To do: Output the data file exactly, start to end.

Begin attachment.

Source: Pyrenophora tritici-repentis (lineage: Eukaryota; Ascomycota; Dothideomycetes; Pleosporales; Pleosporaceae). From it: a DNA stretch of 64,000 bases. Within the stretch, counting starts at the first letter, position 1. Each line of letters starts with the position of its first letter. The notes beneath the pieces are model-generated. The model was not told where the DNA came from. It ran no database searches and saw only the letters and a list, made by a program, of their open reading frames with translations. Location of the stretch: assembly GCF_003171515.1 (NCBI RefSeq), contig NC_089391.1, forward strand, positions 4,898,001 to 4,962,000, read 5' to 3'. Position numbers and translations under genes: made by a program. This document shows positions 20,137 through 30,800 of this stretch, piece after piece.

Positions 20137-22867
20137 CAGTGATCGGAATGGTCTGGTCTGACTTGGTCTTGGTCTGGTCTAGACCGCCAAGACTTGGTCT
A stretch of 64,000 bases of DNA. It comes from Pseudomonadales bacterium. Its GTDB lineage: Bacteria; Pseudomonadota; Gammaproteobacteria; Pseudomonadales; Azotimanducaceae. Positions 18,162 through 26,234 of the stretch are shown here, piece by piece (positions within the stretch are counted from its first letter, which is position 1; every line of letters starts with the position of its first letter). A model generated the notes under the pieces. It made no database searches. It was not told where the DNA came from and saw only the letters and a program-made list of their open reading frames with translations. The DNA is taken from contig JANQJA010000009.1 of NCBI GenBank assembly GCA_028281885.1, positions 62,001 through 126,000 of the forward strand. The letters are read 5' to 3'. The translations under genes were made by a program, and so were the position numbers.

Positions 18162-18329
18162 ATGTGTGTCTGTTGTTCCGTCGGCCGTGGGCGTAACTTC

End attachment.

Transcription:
Source: Pyrenophora tritici-repentis (lineage: Eukaryota; Ascomycota; Dothideomycetes; Pleosporales; Pleosporaceae). From it: a DNA stretch of 64,000 bases. Within the stretch, counting starts at the first letter, position 1. Each line of letters starts with the position of its first letter. The notes beneath the pieces are model-generated. The model was not told where the DNA came from. It ran no database searches and saw only the letters and a list, made by a program, of their open reading frames with translations. Location of the stretch: assembly GCF_003171515.1 (NCBI RefSeq), contig NC_089391.1, forward strand, positions 4,898,001 to 4,962,000, read 5' to 3'. Position numbers and translations under genes: made by a program. This document shows positions 20,137 through 30,800 of this stretch, piece after piece.

Positions 20137-22867
20137 CAGTGATCGGAATGGTCTGGTCTGACTTGGTCTTGGTCTGGTCTAGACCGCCAAGACTTGGTCT
A stretch of 64,000 bases of DNA. It comes from Pseudomonadales bacterium. Its GTDB lineage: Bacteria; Pseudomonadota; Gammaproteobacteria; Pseudomonadales; Azotimanducaceae. Positions 18,162 through 26,234 of the stretch are shown here, piece by piece (positions within the stretch are counted from its first letter, which is position 1; every line of letters starts with the position of its first letter). A model generated the notes under the pieces. It made no database searches. It was not told where the DNA came from and saw only the letters and a program-made list of their open reading frames with translations. The DNA is taken from contig JANQJA010000009.1 of NCBI GenBank assembly GCA_028281885.1, positions 62,001 through 126,000 of the forward strand. The letters are read 5' to 3'. The translations under genes were made by a program, and so were the position numbers.

Positions 18162-18329
18162 ATGTGTGTCTGTTGTTCCGTCGGCCGTGGGCGTAACTTC